Televisi'on ads with Spanish accent: a hot mover

Dom De Luise, with his reverence for the kitchen, is a natural for plugging culinary products on television. His sales pitch is also a big hit in Spanish-language commercials -- despite his gringo accent. Mr. De Luise's commercial is intended to reach the more than 17 million Hispanics in the United States, an ethnic group whose numbers have leaped 16 percent during the past five years. That figure is expected to skyrocket 30 percent by 1990, while the overall United States population may rise by 3 percent.

``It's a huge market with a lot of money,'' says Jim Loretta, vice-president of Strategy Research Corporation, a Miami company that has closely examined the Hispanic population.

Millions of advertising dollars are chasing after the exploding Hispanic population, which Strategy Research says is a $90 billion market.

``Advertisers are becoming more aware of targeting the Spanish-speaking market,'' says Stephen Beale, editor of Hispanic Business, a magazine based in Santa Barbara, Calif.

To reach Hispanics, advertisers are increasingly turning to Spanish-language television to push their message.

``The increased use is snowballing now,'' says Peter Zomaya, general manager of WCIU-TV, Chicago's oldest Spanish-language television station.

Mr. Zomaya, who expects his station's advertising revenues to grow 25 percent from 1985's figures, says advertising aimed at Hispanics is booming. Now businesses are ``jumping in frantically so they don't lose their share'' of the market, he says.

Other people in the industry agree. ``Advertising to the market in Spanish is a more effective way'' to reach that specialized audience, says John Pero, advertising director of Spanish International Network (SIN), which provides programming and commercials to about 490 local stations, cable franchises, and other distributors throughout the nation.

Statistics are backing Mr. Pero's claim. In 1985, $333.5 million was spent by companies advertising in the Spanish-language market, according to Hispanic Business. Of that figure, more than $114 million went for television spots, with SIN garnering a $55 million share.

Pero says SIN's advertising revenues have increased 30 percent a year since 1983, and 1986 should be another record year, increasing 20 percent over 1985.

Although millions of dollars are spent in this specialized market, it is still only a fraction of the projected $16 billion to be spent by advertisers on television this year. Spanish-language television stations, however, are expecting to take a bigger slice out of that pie in the future.

``The thing advertisers are learning is that you have to hit them in their native tongue. The word bienvenido means a lot to them,'' says Mr. Loretta.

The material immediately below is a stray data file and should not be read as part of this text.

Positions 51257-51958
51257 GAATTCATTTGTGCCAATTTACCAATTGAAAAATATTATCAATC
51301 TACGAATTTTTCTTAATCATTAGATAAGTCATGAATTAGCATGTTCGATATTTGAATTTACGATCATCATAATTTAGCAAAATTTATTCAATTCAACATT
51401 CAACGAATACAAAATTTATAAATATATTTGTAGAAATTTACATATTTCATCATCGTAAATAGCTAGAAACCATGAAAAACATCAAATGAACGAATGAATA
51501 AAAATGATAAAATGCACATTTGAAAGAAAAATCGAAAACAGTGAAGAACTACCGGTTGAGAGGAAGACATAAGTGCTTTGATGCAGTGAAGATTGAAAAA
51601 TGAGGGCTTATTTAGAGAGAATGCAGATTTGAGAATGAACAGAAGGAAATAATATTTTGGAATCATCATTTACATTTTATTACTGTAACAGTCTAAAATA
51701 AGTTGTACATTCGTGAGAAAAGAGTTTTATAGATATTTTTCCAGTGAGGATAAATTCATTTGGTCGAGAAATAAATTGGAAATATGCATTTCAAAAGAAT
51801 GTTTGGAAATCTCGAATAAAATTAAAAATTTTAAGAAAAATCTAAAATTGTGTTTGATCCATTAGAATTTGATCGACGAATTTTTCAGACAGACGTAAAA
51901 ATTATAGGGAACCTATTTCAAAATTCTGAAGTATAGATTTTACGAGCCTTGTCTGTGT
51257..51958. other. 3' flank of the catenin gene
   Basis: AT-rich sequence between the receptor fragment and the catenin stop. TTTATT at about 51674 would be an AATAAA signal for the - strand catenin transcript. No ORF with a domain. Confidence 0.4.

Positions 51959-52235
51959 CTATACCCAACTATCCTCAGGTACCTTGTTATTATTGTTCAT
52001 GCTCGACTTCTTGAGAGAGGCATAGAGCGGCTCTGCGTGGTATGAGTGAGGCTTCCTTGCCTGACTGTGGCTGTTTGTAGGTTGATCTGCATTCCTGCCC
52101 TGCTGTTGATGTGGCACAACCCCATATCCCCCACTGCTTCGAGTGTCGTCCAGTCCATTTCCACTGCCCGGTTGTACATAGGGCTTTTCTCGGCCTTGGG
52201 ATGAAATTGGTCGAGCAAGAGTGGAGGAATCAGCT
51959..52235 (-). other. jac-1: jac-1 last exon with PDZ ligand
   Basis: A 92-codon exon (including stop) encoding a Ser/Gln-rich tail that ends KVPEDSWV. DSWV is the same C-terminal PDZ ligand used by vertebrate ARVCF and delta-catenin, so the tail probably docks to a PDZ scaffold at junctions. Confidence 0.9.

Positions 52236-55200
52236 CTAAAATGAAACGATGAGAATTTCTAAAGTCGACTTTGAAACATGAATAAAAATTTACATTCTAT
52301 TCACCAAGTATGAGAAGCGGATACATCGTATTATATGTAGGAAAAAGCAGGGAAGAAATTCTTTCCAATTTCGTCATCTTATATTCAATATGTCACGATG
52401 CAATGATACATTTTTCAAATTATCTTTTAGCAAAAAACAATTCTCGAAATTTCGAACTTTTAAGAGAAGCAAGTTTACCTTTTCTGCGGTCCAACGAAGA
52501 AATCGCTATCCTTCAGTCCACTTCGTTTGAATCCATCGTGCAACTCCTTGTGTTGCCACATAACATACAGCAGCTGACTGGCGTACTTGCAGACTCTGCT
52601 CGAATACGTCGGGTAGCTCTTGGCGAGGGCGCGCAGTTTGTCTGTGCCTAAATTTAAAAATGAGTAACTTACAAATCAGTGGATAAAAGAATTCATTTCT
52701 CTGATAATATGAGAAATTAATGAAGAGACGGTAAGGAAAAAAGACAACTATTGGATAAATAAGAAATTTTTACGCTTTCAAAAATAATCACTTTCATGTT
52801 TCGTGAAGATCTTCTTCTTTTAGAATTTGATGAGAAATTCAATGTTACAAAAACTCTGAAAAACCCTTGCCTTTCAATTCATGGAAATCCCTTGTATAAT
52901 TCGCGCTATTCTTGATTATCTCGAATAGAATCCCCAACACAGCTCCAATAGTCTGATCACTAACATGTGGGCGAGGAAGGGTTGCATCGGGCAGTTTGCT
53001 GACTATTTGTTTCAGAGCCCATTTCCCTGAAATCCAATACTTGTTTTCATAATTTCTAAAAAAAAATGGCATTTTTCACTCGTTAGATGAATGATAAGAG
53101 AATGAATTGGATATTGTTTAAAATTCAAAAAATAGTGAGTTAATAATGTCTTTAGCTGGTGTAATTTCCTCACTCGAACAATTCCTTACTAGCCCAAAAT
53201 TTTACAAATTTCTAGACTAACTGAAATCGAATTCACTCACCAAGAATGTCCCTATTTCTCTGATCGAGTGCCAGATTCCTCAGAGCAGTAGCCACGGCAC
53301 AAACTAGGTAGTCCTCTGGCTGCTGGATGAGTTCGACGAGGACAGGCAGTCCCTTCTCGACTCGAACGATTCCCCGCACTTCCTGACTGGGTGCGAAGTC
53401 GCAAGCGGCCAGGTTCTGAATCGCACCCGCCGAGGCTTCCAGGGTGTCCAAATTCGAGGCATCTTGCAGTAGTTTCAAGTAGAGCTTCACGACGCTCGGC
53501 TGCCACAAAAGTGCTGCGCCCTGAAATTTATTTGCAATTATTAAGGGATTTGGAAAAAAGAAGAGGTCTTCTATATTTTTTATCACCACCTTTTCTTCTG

Like De Luise's commercial, huge retailers are already learning the lingo. The top three advertisers in the Spanish market -- Philip Morris, Procter & Gamble, and Anheuser-Busch -- each spent $6 million to $7 million plugging soft drinks, shampoos, toothpastes, and beer, according to Mr. Beale.

Advertisers are playing off a belief that Hispanics are ``brand loyal'' and shun the so-called generic alternatives. Beale says there is some debate about whether this is true, but Pero contends Hispanics seek out certain labels.

``That goes back to the days when they bought the brands in Mexico or Latin America,'' he says. ``They've carried their loyalties to here.''

Loretta, who has lived in Latin America, agrees. When Hispanic immigrants arrive in this country, they are somewhat confused and scared, he says. They still must eat, and when they go to the grocery store they head for the familiar brands.

Outside of brand loyalty, experts note, corporations must be aware of idiosyncrasies of the Hispanic market.

Hispanic consumers are somewhat similar to Americans during the 1950s, with large, close-knit familes and relatively ``traditional'' values, Loretta says. He compares the life style to that of families on the older television programs, such as ``Leave It to Beaver'' and ``Ozzy and Harriet.''

``A lot of people are confused about Hispanics,'' says Mr. Zomaya. The big difference, he notes, is that their families tend to be 25 percent larger than their US counterparts.

These large families tend to consult each other before buying most products. Beale says advertisers should use Hispanic role models, such as the family, in order to get their attention.

``Advertisers addressing these issues will capture the lion's share of the market,'' Loretta says. ``US advertisers are, to a large degree, understanding it.''

Experts say the Spanish-speaking market is sophisticated. For example, viewers become irritated if an advertiser only ``dubs'' an English commercial into Spanish. ``A lot of Hispanics see that as a slap in the face,'' Loretta says. ``They perceive these corporations as having a lot of money to make sharp commercials, but they don't do it in Spanish.''

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